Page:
Although we had some initial concerns — Patricia Lewsley talked about 16- and 17-year-olds — we managed to convince the Government to put 16- and 17-year-olds back into the legislation. We had some interesting debates during the passage of the legislation through Westminster about closing certain loopholes. Vetting and barring establishes thresholds; we cannot vet everything. It is part of good employment practice, but we cannot vet everything, and nor should we. There are many posts that are not vetted. A Sunday-school teacher who temporarily covers for a colleague for a week does not fall within the arrangements, and there are good reasons for that, because it would disable organisations. We are pleased that the Westminster Government have listened to some of our suggestions. We hope that there will be further changes to guidance in order to close some of the potential loopholes that we have discussed at length with the Home Office.
At the Committee Stage of the Protection of Freedoms Bill, the Government introduced a new schedule, designed to disband the CRB and ISA and create a new Disclosure and Barring Service. There are implications for us in that ISA does the barring for Northern Ireland while the CRB does record checking in England, which is somewhat similar to Access Northern Ireland. As I said, if we were not to adopt the proposed legislative consent motion, we would run into major infrastructure problems.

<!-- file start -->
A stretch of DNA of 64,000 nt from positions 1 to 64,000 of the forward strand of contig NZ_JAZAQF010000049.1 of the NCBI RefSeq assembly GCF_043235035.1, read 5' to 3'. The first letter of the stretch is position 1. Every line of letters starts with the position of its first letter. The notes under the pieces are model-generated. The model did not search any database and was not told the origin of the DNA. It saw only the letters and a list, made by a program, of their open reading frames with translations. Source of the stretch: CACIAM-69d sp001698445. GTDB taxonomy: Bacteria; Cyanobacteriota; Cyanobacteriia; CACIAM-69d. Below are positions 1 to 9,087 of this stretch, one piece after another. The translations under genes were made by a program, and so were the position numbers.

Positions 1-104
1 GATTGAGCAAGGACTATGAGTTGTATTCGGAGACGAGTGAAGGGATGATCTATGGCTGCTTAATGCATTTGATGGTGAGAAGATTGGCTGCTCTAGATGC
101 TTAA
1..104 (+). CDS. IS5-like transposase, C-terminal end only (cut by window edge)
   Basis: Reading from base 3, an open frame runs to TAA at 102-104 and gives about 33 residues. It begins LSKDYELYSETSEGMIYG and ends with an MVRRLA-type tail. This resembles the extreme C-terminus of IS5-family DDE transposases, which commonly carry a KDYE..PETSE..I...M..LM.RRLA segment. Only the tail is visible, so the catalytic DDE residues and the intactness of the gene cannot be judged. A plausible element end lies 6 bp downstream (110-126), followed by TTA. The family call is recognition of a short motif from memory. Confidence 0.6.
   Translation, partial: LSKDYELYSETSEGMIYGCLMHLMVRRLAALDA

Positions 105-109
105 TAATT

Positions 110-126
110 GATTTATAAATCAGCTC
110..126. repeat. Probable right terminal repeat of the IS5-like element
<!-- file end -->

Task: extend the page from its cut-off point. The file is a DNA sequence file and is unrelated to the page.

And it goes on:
During the Bill’s Committee Stage, Jim Shannon MP, a member of the Public Bill Committee, sought various assurances. The Committee Clerk has circulated copies of the Hansard report of the discussion between Jim Shannon and Lynne Featherstone MP, which clarified a number of operational elements of the proposed new Disclosure and Barring Service with regard to Northern Ireland, not least consultation with Northern Ireland Ministers. There will continue to be a Northern Ireland member on the board of that service. Currently, Mr Richard Black represents Northern Ireland.
In conclusion, we support the legislative consent motion. The issue is complicated, but were we not to implement the motion and accept the legislation as it is in Westminster, we would run into very serious problems, which would put children and vulnerable adults at some risk. I am happy to take questions.
Thanks a million, Colin. That was succinct.
Did you hear the previous conversation?
Yes, I did.